!  If you see a red flag planted in the sand, do not swim there, as they are a warning of dangerous rip currents. These currents can pull you out to sea with alarming speed and even the strongest swimmers cannot swim against them. The thing to do is to stay calm and swim sideways (along the shore) until out of the rip and only then head for the shore.

Away from the coast, Bali is largely lush, green and fertile, and rice paddies are the dominant agricultural feature of the island. Especially beautiful examples of terraced paddies can be found in the centre of the island north of *Ubud (map) and in east Bali around *Tirta Gangga (map). Elsewhere, gently rolling rice fields make for very pleasing rural scenery.

Bali is host to some of the finest yoga and well-being centres and retreats in the world. You can find an abundance of amazing yoga classes to suit all levels in most of the tourist areas. Look for the best yoga centres in Ubud and *Seminyak. Bali is also now home to a number of renowned yoga teacher training centres. Good local resources for finding the best include Bali spirit.

Warm waters, crowds of young backpackers, cheap living and reliable waves keep Bali near the top of world surfing destinations. The southern coast at *Kuta, *Legian and *Canggu, the *Bukit Peninsula and *Nusa Lembongan are the primary draws. Expert surfers usually head for the big breaks off the Bukit Peninsula, whilst beginners will find the gentler, sandy areas between Kuta and Legian to be ideal for learning. All Bali’s surf beaches are described in the Indo Surf and Lingo surfing guidebook.

Public transport

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+ BAOLAU.com

 BUS >   There are direct bus services to Bali from all major cities on Java and Lombok that link with ferries for sea crossings. These are cheap and easy, but slow. Perama bus company is a good option for budget travelers. There are no Perama bus from Java, only from Mataram, Lombok. Kura-Kura Bus is a public shuttle service that operates from southern Bali to Ubud, but oriented towards tourists as it stops at hotels and places of interest.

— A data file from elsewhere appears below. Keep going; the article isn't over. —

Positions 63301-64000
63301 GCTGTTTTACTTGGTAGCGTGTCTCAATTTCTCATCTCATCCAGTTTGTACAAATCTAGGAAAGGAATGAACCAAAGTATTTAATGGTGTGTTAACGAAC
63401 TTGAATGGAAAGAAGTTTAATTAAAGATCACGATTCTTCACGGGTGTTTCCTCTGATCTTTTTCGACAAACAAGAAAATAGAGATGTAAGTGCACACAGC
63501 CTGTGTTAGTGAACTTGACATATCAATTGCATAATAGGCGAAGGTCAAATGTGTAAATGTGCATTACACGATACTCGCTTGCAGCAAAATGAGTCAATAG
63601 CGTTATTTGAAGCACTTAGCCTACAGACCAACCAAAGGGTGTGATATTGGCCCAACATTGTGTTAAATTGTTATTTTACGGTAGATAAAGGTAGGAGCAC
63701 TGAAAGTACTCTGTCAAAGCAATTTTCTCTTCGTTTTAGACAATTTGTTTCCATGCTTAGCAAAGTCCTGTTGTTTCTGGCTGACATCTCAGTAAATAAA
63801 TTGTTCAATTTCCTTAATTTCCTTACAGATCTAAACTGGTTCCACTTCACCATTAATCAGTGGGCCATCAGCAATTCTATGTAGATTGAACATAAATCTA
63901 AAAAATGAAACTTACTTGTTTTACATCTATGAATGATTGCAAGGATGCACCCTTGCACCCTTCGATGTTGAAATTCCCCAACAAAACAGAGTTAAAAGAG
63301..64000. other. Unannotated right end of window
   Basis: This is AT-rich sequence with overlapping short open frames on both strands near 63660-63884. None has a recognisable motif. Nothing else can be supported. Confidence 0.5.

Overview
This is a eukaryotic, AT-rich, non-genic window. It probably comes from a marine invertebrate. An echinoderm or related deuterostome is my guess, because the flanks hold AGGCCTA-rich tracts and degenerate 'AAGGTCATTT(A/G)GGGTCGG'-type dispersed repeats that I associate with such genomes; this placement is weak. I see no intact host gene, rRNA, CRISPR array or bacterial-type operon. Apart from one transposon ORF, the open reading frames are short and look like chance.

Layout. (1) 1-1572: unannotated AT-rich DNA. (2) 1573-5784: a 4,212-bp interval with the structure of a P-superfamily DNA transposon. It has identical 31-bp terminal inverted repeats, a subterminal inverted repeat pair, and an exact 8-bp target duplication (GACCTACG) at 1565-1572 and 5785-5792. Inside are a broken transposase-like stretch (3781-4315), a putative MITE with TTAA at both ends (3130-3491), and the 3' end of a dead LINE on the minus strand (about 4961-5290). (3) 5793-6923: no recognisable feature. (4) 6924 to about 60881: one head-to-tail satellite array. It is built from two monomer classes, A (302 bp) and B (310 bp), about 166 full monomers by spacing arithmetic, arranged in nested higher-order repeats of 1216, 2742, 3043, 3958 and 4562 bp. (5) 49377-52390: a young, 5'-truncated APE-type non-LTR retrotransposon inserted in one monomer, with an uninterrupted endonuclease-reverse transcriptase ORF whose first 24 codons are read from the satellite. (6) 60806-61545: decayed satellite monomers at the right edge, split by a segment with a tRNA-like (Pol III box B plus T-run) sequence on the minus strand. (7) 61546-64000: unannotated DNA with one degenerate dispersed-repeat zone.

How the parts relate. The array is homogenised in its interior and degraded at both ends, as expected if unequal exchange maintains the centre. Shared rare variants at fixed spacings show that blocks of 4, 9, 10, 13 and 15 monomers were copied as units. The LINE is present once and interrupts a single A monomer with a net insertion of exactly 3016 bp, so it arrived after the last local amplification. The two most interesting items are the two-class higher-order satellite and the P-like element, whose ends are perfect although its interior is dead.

DAMRIbosbis.com

 RAIL >   PT Kereta Api – the government-owned train company, runs trains across most of Java and some parts of Sumatra. + tiket.com (*Rail transport in Indonesia)

 AIRPORTS >   Ngurah Rai International Airport (Denpasar International Airport) roughly 45 minutes away from Denpasar. Most visitors to Indonesia arrive at Ngurah Rai International Airport in Bali or Soekarno-Hatta International Airport in Jakarta.

 WATERWAYS >   Ferries cross from Ketapang (*Banyuwangi) on the island of Java to *Gilimanuk (map) in western Bali every 15 minutes, 24 hr every day. These are very cheap, and the crossing takes just 30 minutes (plus sometimes considerable waiting around for loading and unloading).

The largest company is the state-owned PELNI, whose giant ferries visit practically every major inhabited island in Indonesia on lengthy journeys that can take a week from end to end. ASDP runs fast ferries (Kapal Ferry Cepat, rather amusingly abbreviated KFC) on a number of popular routes. Indonesia Ferry >> indonesiaferry.co.id